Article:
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Why, sure the girl's beside herself! an Epilogue of singing,

A hopeful end indeed to such a blest beginning
Besides, a singer in a comic set-
Excuse me, ma'am, I know the etiquette.


What if we leave it to the house?


The house!-Agreed.



And she whose party's largest shall proceed.
And first, I hope you'll readily agree
I've all the critics and the wits for me;
They, I am sure, will answer my commands:
Ye candid judging few, hold up your hands.
What! no return? I find too late, 1 fear,
That modern judges seldom enter here.


I'm for a different set.-Old men whose trade is Still to gallant and dangle with the ladies.



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Let all the old pay homage to your merit;
Give me the young, the gay, the men of spirit.
Ye travell❜d tribe, ye macaroni train,
Of French friseurs and nosegays justly vain,
Who take a trip to Paris once a-year
To dress, and look like awkward Frenchmen here;
Lend me your hands.-O fatal news to tell,
Their hands are only lent to the Heinelle.


Where are the chiels? Ah! Ah, I well discern
The smiling looks of each bewitching bairn.
Air-A bonny young lad is my Jockey.

I'll sing to amuse you by night and by day,
And be unco merry when you are but gay;
When you with your bagpipes are ready to play,
My voice shall be ready to carol away

With Sandy, and Sawney, and Jockey,
With Sawney, and Jarvie, and Jockey.


Ye gamesters, who, so eager in pursuit,
Make but of all your fortune one va toute:
Ye jockey tribe, whose stock of words are few,
"I hold the odds.-Done, done, with you, with you."
Ye barristers, so fluent with grimace,


My lord,-Your lordship misconceives the case."
Doctors, who cough and answer every misfortuner,
"I wish I'd been call'd in a little sooner:"
Assist my cause with hands and voices hearty,
Come end the contest here, and aid my party.


Ye brave Irish lads, hark away to the crack,
Assist me, I pray, in this woful attack;
For sure I don't wrong you, you seldom are slack,
When the ladies are calling, to blush and hang back.
For you're always polite and attentive,
Still to amuse us inventive,
And death is your only preventive:
Your hands and your voices for me.


Well, madam, what if, after all this sparring, We both agree, like friends, to end our jarring?


And that our friendship may remain unbroken, What if we leave the Epilogue unspoken?





And now with late repentance,

Un-epilogued the poet waits his sentence.
Condemn the stubborn fool who can't submit
To thrive by flattery, though he starves by wit.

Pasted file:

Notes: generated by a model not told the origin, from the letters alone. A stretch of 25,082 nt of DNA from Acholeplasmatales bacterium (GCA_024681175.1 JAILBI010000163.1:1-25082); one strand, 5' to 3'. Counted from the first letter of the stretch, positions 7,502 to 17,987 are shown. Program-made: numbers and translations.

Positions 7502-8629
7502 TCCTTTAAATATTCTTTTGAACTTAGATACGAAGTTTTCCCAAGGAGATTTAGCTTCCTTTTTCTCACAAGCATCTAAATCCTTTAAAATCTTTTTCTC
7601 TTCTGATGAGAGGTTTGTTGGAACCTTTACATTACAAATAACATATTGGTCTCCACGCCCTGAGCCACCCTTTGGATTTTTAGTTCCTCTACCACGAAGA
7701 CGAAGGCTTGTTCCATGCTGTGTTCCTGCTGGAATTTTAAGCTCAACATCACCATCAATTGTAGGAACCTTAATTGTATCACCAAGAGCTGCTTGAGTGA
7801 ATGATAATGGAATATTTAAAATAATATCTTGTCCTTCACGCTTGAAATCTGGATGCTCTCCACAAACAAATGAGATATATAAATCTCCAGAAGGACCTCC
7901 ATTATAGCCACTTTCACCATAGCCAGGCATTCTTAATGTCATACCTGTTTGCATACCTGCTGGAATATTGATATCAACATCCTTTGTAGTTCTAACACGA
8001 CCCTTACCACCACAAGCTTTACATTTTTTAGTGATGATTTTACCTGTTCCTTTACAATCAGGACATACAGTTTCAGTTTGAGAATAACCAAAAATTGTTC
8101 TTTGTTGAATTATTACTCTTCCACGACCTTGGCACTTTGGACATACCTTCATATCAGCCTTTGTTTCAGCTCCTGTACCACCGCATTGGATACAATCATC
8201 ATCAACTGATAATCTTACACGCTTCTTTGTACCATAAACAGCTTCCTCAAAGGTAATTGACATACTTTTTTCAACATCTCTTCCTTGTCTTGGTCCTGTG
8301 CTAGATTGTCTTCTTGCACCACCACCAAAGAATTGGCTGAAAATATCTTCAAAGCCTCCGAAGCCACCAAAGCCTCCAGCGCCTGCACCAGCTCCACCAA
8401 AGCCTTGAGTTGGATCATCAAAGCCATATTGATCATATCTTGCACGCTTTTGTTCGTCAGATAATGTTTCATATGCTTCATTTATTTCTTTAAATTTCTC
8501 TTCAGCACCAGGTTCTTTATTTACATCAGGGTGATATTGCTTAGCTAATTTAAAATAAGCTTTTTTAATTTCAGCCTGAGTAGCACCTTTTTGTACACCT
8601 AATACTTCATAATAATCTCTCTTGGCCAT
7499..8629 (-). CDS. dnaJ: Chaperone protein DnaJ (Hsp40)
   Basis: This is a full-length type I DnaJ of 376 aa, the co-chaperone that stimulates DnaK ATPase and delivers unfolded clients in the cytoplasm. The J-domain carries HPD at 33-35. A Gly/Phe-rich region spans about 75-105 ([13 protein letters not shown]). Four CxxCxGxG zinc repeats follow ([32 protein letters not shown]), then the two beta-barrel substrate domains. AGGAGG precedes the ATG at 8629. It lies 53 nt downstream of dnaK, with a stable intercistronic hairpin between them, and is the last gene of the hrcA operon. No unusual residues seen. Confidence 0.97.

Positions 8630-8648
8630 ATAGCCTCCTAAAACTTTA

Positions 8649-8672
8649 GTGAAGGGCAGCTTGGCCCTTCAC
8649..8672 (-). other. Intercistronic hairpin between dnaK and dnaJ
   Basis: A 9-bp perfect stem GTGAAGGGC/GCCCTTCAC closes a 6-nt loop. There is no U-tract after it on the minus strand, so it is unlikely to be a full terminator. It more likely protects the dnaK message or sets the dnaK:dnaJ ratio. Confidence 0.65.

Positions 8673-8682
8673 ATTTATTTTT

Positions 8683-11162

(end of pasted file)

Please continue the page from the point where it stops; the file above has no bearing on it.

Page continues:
THERE is a place, so Ariosto sings,
A treasury for lost and missing things:
Lost human wits have places there assign'd them,
And they who lose their senses, there may find them.
But where's this place, this storehouse of the age?
The Moon, says he ;-but I affirm, the Stage:

Ay, take your travellers-travellers indeed!

Give me my bonny Scot, that travels from the At least in many things, I think, I see His lunar, and our mimic world agree.


Both shine at night, for, but at Foote's alone,
We scarce exhibit till the sun goes down.
Both prone to change, no settled limits fix,
And sure the folks of both are lunatics.
But in this parallel my best pretence is,
That mortals visit both to find their senses;
To this strange spot, rakes, macaronies, cits,
Come thronging to collect their scatter'd wits.
The gay coquette, who ogles all the day,
Comes here at night, and goes a prude away.
Hither the affected city dame advancing,
Who sighs for operas, and doats on dancing,
Taught by our art her ridicule to pause on,
Quits the ballet, and calls for Nancy Dawson.
The gamester too, whose wit's all high or low,
Oft risks his fortune on one desperate throw,
Comes here to saunter, having made his bets,
Finds his lost senses out, and pays his debts.
The Mohawk too-with angry phrases stored,
As "Dam'me, sir," and "Sir, I wear a sword;"
Here lesson'd for a while, and hence retreating,
Goes out, affronts his man, and takes a beating.
Here comes the sons of scandal and of news,
But find no sense-for they had none to lose.
Of all the tribe here wanting an adviser,
Our author's the least likely to grow wiser;
Has he not seen how you your favour place
On sentimental queens and lords in lace?
Without a star, a coronet, or garter,

How can the piece expect or hope for quarter?
No high-life scenes, no sentiment:-the creature
Still stoops among the low to copy nature.
Yes, he's far gone :-and yet some pity fix,
The English laws forbid to punish lunatics.*




THANKS, my lord, for your venison, for finer or fatter
Never ranged in a forest, or smoked in a platter.